Doug Flutie: I want to thank Mr. Kraft and Bill for giving me the opportunity to do this here and to come down and for your generous donation and being a part of that with the foundation. More importantly than all that was bringing me back here for one more year, to New England, to have the opportunity to have my daughter, in her senior year of high school, to be with her friends year-round. To be able to watch my nephews play ball. All of that was very important to me. Those of you who know me know how attached I am to this area and how important that is in my life. Along those lines, yes, I am officially retiring today.
For me, I'd like to look at it as moving along in my life and looking forward as to what is coming. I wanted to approach it all along that I was planning on taking a job with the networks and we'll announce that in a bit. That's kind of the way I wanted to direct it initially, but everybody wanted to hear that 'are you retiring?' thing, so we took this approach in going to announce it.
Looking back for me, it's been 21 years. I've had more fun, and enjoyment, at this game than anything else. I just love playing football. I love competing -- all of you who know me, the basketball and whatnot-- I enjoy playing. It's still a game to me. The game has changed over the years. The last 3-4 years it really haven't been a lot of fun. Bill, putting that dropkick in for me to do, kind of put the fun back in the game; to me that's what the game is all about. It's about competing out on the field, finding a way to win, and having fun doing it. That's been my approach throughout my life and the way I've approached this game. I'm just a big kid. I think that's pretty evident in the fact that... I joined a men's baseball league with my brothers this spring. That kind of indicated [what I was doing football-wise]. I had told them all along 'when I retire, as long as I can still walk, we're going to do this.' That's what I'm all about.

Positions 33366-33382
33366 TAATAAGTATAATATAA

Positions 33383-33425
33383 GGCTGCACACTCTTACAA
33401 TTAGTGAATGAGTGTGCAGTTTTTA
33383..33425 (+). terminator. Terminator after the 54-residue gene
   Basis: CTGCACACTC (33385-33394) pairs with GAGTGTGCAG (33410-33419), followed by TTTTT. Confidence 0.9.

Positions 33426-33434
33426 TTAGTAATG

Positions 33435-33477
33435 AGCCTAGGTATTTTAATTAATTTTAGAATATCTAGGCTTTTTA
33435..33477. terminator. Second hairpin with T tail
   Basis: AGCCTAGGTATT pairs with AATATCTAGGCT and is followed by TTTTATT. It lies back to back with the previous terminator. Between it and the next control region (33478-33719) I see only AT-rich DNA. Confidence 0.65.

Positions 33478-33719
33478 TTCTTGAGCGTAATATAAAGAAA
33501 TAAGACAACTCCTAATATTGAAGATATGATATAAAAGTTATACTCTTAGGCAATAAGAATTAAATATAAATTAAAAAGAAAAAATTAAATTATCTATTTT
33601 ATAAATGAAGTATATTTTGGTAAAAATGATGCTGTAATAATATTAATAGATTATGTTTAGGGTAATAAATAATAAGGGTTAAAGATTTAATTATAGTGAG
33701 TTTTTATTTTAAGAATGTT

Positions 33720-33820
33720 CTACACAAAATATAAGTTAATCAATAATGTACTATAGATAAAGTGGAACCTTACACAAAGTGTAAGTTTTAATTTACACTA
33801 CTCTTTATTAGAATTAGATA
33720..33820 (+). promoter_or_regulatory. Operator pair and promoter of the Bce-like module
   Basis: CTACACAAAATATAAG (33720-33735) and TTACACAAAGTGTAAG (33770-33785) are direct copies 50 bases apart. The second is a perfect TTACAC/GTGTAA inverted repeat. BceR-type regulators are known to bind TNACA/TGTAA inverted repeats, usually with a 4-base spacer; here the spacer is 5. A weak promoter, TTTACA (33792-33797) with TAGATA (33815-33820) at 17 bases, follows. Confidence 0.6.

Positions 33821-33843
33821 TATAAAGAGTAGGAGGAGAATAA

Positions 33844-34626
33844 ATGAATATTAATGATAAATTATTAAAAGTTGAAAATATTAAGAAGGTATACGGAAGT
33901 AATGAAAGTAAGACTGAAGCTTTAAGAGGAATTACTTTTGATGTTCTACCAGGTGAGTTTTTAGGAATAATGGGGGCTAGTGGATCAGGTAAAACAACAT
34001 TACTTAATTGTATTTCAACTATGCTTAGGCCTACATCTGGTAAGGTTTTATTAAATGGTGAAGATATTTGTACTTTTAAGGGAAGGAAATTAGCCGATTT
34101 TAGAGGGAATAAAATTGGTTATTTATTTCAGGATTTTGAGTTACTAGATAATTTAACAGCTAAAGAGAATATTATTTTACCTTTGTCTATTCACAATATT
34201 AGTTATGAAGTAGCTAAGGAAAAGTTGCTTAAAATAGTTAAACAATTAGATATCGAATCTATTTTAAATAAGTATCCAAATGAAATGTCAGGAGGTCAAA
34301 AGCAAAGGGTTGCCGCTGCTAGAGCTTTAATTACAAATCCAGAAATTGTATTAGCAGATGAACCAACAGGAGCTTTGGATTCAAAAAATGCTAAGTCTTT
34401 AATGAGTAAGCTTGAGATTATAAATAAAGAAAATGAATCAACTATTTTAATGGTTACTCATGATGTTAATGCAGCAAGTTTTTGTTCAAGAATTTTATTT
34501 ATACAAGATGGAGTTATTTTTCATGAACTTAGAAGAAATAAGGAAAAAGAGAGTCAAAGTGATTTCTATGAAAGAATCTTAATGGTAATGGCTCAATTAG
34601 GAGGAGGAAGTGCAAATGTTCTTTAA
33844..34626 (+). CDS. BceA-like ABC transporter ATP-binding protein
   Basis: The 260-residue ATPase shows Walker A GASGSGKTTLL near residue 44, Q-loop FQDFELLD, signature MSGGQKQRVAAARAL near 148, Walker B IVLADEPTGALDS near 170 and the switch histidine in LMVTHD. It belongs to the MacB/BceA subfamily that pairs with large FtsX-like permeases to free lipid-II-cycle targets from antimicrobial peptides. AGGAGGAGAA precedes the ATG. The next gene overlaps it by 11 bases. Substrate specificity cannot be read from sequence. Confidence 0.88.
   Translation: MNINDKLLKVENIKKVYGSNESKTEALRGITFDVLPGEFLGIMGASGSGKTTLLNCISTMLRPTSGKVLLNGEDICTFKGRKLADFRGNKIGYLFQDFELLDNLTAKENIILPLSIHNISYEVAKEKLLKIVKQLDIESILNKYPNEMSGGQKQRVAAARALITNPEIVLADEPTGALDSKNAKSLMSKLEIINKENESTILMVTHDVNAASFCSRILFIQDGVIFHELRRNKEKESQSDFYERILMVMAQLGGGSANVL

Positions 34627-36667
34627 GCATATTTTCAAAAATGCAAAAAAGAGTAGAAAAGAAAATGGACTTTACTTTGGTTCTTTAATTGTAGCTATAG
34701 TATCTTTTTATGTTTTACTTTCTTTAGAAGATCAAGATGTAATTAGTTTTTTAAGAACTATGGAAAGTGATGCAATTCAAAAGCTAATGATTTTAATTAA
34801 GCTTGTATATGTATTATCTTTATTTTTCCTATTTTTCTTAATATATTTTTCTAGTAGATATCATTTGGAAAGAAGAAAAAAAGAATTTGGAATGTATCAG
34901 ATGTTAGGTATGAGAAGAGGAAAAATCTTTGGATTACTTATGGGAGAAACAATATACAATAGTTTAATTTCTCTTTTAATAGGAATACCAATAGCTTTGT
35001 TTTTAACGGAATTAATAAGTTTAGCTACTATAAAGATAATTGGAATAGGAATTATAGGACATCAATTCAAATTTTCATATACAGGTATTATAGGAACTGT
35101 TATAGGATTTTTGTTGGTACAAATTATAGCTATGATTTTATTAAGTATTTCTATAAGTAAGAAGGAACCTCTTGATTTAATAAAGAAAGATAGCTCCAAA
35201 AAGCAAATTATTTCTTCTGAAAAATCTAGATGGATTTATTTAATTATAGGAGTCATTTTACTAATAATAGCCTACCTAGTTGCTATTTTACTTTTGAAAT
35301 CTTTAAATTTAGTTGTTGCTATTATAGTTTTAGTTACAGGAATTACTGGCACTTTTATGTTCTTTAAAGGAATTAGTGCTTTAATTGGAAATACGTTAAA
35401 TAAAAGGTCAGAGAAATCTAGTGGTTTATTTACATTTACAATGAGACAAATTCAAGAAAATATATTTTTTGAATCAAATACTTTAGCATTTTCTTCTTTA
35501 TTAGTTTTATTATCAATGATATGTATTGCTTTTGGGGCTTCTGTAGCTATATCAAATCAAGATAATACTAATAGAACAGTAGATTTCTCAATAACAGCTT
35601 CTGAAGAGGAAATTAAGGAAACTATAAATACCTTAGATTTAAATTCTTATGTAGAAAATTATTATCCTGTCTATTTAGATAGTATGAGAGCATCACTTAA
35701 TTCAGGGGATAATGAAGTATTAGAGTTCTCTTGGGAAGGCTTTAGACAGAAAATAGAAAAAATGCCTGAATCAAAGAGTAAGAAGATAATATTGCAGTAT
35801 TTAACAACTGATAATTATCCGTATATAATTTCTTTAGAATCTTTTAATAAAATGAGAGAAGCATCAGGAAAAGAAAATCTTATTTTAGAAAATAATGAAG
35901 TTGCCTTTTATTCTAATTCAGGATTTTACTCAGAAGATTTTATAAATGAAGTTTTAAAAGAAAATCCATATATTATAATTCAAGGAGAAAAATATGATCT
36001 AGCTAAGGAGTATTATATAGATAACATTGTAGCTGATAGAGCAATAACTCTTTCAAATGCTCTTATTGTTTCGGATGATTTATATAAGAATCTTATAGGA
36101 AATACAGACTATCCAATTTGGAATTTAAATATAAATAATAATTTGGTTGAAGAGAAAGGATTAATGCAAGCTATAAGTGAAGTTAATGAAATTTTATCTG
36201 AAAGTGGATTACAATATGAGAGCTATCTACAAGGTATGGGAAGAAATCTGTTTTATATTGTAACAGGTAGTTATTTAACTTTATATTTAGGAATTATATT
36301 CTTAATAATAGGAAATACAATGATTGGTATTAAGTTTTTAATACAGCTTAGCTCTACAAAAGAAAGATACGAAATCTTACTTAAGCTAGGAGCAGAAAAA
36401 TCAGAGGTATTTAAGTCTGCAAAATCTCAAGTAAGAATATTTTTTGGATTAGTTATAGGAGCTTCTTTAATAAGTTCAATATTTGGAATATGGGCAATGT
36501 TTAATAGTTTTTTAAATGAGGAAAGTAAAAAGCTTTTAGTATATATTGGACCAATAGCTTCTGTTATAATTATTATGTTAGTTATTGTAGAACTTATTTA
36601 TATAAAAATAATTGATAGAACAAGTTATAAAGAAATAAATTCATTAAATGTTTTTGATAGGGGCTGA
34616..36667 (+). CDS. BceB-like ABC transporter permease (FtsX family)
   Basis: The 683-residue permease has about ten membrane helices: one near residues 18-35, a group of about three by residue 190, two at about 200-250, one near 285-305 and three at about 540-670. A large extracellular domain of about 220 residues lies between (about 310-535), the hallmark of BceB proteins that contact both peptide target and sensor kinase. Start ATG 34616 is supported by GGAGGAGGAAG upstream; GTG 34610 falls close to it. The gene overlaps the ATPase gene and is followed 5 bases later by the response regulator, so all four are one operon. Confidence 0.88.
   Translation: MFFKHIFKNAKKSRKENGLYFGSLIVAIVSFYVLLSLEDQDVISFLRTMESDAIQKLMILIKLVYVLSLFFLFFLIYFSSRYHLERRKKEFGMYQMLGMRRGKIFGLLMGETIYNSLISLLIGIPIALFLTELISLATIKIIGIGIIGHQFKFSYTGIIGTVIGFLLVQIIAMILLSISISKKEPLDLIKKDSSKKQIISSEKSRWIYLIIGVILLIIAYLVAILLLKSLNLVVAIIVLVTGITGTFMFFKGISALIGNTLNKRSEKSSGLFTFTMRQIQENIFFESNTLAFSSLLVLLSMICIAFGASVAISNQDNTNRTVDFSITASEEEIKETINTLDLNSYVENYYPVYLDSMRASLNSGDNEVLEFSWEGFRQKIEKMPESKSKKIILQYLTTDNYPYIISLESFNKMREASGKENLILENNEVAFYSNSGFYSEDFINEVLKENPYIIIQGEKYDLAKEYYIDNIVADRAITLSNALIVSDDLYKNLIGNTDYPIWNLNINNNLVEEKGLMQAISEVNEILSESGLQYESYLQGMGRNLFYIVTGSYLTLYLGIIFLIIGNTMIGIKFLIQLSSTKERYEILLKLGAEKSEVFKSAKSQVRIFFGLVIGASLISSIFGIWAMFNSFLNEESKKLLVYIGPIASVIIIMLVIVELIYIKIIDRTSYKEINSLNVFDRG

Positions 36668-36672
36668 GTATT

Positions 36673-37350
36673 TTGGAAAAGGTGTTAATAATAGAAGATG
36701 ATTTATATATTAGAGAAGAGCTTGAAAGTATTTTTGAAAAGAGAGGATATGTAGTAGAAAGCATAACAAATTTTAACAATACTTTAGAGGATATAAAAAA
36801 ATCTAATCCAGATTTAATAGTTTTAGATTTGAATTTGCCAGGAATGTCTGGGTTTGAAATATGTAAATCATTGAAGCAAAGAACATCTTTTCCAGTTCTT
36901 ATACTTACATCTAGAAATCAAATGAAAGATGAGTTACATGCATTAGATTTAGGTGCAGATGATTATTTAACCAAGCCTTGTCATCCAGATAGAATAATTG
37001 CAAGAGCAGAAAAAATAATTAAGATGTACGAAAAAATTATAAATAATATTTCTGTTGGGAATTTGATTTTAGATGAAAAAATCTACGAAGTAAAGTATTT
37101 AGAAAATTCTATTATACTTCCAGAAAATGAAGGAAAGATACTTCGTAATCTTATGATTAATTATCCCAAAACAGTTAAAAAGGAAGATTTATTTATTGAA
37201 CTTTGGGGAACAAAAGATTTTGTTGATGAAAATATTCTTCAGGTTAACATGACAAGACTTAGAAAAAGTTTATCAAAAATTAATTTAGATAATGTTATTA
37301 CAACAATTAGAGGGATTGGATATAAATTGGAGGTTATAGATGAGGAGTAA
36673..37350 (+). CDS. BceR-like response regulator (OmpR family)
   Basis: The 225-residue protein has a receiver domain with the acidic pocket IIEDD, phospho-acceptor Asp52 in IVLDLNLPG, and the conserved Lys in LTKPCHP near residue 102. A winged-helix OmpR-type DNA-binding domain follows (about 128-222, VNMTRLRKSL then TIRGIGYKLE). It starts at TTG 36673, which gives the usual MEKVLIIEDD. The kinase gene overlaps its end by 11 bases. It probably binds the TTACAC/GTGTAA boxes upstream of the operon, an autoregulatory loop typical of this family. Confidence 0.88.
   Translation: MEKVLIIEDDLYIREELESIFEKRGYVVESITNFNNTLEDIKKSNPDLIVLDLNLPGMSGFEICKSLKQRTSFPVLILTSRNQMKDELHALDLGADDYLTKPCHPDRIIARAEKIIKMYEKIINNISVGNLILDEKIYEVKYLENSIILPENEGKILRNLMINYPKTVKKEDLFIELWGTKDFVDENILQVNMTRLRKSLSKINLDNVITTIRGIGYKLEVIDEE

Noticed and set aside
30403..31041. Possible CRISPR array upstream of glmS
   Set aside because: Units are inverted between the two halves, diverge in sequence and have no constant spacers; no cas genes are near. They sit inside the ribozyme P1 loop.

I look back and it started out with the USFL. Donald Trump gave me the opportunity to play with Herschel Walker in the same backfield. On to the Chicago Bears to play for Mike Ditka and that great team they had. Coming back to New England and had the opportunity to play with a guy I still consider a friend -- and talk to every now and then, not as often as I would like -- Steve Grogan. I had the opportunity to learn under Steve and all the guys we played with in the late 80s. That's why it's fun for me to see the old [Patriots] helmet up here.
Then I went to Canada. I'll tell you what, I had more fun playing football in Canada in my career, especially my last two years in Toronto. There were great players and great coaches, all along the line up there. Guys like Pinball Clemons to play with, Don Matthews coaching us, a guy named Allen Pitts in Calgary had 2,000-yard receiving seasons. I had the opportunity to play with my brother for a year up there. All those types of things that meant so much to me. It kind of re-instilled my confidence in myself at the quarterback position, which allowed me to come back [to the NFL] to Buffalo, and step on the field in my first year and make it to a Pro Bowl, and had the honor of playing for Bill Belichick in the Pro Bowl. Like [Bill] said, Eric Moulds, I'll tell you what, that was a fun year. Throw the ball up to Eric. It was a great group of guys in Buffalo that I played with; A.J. Smith and John Butler brought me there, and gave me the opportunity to get back to the NFL.
At that point, I was saying 'Okay, I'll give it a shot.' I was ready to retire after Toronto. I said to my wife 'I'll give it two years.' Here it is eight years later, actually almost nine years later, and I'm finally retired -- because I enjoyed playing the game and you keep going. Having the chance to play with Drew Brees and for Wade Phillips in Buffalo, and also having Wade out in San Diego, it was a lot of fun every step of the way for me. To finish it up by coming back here was very special for me. Then having the dropkick.
When I tell these stories, I did play for three different teams up in Canada and we bounced around a lot. I don't know a lot of families that could have endured the travel and the moving and bouncing around. My wife and I have been together since we were 15 years old. I love her dearly. Everyone says there is a woman behind every man, all that stuff, and I'd be lost without her. She was there every step of the way. Every step of the way. Traveling around, with the kids as they got older in school age -- Alexa and Dougie. It's a strain on them as well. I talked to Alexa today and she said 'You don't have to do this. You can play one more year. I'm 18 years old and I can be a Patriots cheerleader next year and you can still play.' They've been supportive. My wife would never, never be the wife that said 'I want you to retire.' She made a point to make that perfectly clear in the last few years. Then as I'm coming down here today she said 'Are you sure you want to do this? What am I going to do? I'm not going to go to a game if you're not playing.'